The biggest in­dus­try tal­ent gap iden­ti­fied by the ma­jor­ity was in gov­ern­ment fol­lowed closely by le­gal ex­per­tise and academia. Through­out the sur­vey, there were also fur­ther in­fer­ences of the need for more ad­vo­cates in gov­ern­ment and these skills in­ter­nally. The sec­ond most needed skills in an­i­mal or­gani­sa­tions for the next 5 years was policy and gov­ern­ment ex­perts. When asked deeper about this the need was for both peo­ple in their or­gani­sa­tions who have this ex­pe­rience to help ad­vise on strat­egy and a greater num­ber of peo­ple in po­si­tions of power in gov­ern­ment driv­ing for­ward an­i­mal rights into gov­ern­ment agen­das. A good metaphor for how you might af­fect change for the an­i­mal move­ment from in­side an es­tab­lished in­dus­try can be found here.

5. Clear writ­ing skills.
When asked what is the most com­mon things can­di­dates are miss­ing, 60% of in­ter­vie­wees men­tioned that can­di­dates of­ten lack the abil­ity to write con­cisely. In­ter­vie­wees sug­gested that these er­rors were cor­re­lated with a lack of at­ten­tion to de­tail from can­di­dates.

6. Ini­ti­a­tive and the abil­ity to take on a range of differ­ent tasks
Over 75% of peo­ple asked, refer­enced ag­ility and the abil­ity to take on a range of tasks, alongside good pri­ori­ti­sa­tion as be­ing ei­ther fun­da­men­tal or a key trait of those who could come into their or­gani­sa­tions and be most im­me­di­ately im­pact­ful.

7. Train­ing.
The most ad­vo­cated solu­tion from or­gani­sa­tions on how to help fill gaps in their or­gani­sa­tions was for ad­di­tional train­ing for ei­ther their staff or young ad­vo­cates such as vol­un­teers and can­di­dates. When ask­ing or­gani­sa­tions how they felt we could help most with their skills gaps over 60% sug­gested train­ing would be the preferred op­tion and more effec­tive than hiring ad­di­tional peo­ple with these skills.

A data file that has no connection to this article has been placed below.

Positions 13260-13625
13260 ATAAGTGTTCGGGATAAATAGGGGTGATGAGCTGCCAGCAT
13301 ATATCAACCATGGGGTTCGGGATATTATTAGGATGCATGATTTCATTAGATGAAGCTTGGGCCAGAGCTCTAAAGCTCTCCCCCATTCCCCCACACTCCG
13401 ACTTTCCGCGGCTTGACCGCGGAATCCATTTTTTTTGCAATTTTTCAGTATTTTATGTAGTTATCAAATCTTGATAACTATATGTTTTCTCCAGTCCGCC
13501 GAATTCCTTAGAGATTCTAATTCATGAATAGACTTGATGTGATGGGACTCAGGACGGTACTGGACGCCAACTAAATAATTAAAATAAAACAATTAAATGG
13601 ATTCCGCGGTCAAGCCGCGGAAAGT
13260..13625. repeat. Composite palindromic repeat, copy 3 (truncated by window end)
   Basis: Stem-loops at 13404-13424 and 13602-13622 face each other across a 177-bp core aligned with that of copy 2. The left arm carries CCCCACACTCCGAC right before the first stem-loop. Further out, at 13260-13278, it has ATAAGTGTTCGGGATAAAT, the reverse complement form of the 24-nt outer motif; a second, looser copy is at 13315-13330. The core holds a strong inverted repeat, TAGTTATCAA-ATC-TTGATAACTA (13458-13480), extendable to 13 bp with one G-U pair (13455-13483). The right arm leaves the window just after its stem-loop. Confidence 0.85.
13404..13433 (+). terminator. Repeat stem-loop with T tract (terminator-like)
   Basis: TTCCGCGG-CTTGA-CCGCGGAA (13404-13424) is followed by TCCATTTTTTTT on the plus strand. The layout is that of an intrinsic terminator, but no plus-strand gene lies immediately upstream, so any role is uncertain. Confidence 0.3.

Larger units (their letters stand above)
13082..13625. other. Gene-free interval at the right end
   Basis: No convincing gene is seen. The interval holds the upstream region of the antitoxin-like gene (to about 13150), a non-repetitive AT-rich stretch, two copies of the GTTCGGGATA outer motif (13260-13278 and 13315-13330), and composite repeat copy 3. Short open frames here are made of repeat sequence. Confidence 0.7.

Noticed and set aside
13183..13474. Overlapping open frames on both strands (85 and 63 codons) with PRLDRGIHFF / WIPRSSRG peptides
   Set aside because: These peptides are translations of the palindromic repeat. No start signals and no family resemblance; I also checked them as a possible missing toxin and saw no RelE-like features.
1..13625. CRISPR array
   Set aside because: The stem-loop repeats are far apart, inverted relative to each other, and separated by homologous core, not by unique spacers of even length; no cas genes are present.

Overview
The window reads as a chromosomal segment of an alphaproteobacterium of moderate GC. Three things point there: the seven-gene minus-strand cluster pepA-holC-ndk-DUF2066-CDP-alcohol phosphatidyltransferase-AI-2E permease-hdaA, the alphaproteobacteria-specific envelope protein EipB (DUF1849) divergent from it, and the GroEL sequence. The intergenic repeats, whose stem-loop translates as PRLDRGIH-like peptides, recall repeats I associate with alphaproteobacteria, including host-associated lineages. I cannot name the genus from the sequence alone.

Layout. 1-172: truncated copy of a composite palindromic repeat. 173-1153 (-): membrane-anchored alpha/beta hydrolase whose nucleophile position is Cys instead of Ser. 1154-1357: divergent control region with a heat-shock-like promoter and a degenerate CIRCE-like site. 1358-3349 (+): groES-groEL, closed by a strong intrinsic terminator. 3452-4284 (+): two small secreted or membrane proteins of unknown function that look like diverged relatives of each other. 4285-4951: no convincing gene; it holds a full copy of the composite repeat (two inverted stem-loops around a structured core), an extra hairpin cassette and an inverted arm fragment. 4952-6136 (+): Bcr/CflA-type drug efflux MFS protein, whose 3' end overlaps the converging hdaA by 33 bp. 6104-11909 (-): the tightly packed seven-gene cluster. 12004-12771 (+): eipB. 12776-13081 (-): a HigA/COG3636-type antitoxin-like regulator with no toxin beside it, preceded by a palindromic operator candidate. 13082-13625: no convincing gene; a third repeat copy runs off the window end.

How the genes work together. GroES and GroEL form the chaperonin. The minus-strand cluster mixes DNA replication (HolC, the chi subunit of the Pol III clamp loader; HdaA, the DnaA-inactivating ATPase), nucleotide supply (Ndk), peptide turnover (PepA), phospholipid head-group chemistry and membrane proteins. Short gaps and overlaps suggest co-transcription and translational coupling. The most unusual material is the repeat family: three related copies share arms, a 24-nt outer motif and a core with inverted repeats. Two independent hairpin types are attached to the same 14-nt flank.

Broader is­sues that may be sys­tem­i­cally af­fect­ing these or­gani­sa­tions from at­tract­ing tal­ent:

8. Most peo­ple are re­cruited through recom­men­da­tions and refer­rals through the move­ment.
In­ter­vie­wees stated that their most suc­cess­ful meth­ods his­tor­i­cally for find­ing great staff have been through recom­men­da­tions or refer­rals, with 6 of 9 in­ter­vie­wees stat­ing this. This makes sense as one of the most im­por­tant qual­ities an­i­mal ad­vo­cacy or­gani­sa­tions look for seems likely to be mis­sion al­ign­ment. How­ever, it may also mean that we may be giv­ing pri­or­ity to those in the com­mu­nity who are more visi­ble, it also means we might strug­gle to at­tract as much di­ver­sity of thought and crit­i­cal de­bate into our com­mu­nity, which could be use­ful to help the move­ment progress.

9. Com­pared to the US and UK, some coun­tries are more ne­glected in terms of re­sources and the num­ber of or­gani­sa­tions work­ing to­wards pro­mot­ing an­i­mal ad­vo­cacy, in­clud­ing Rus­sia.
This makes it difficult for many tal­ented in­di­vi­d­u­als in those re­gions to ac­tu­ally get in­volved in an­i­mal ad­vo­cacy in the first place, or to ac­cess re­sources to make pos­i­tive changes hap­pen for an­i­mals in these coun­tries.

10. Most an­i­mal or­gani­sa­tions hire for their se­nior po­si­tions ex­ter­nally.
Sadly, largely due to the above is­sues, a lot of or­gani­sa­tions are look­ing ex­ter­nally for peo­ple with spe­cific ex­pe­rience in re­la­tion to these above skills. Whilst it is im­por­tant that these or­gani­sa­tions re­main as im­pact­ful as pos­si­ble, one thing we would like to as­sist with at AAC is look­ing into how we might be able to em­power in­di­vi­d­u­als at these or­gani­sa­tions to gain these skills so they are able to take on these more se­nior po­si­tions.

All or­gani­sa­tions unan­i­mously agreed that if their qual­ity-ad­justed pool of ap­pli­cants dou­bled for the next 3 years (vs stay­ing con­stant), this would con­tribute more to en­able them to do good as an or­gani­sa­tion than a dou­bling of their fund­ing over the same pe­riod. The ma­jor­ity agreed they would be able to dou­ble the amount of good but some more cau­tiously es­ti­mated 25% more good.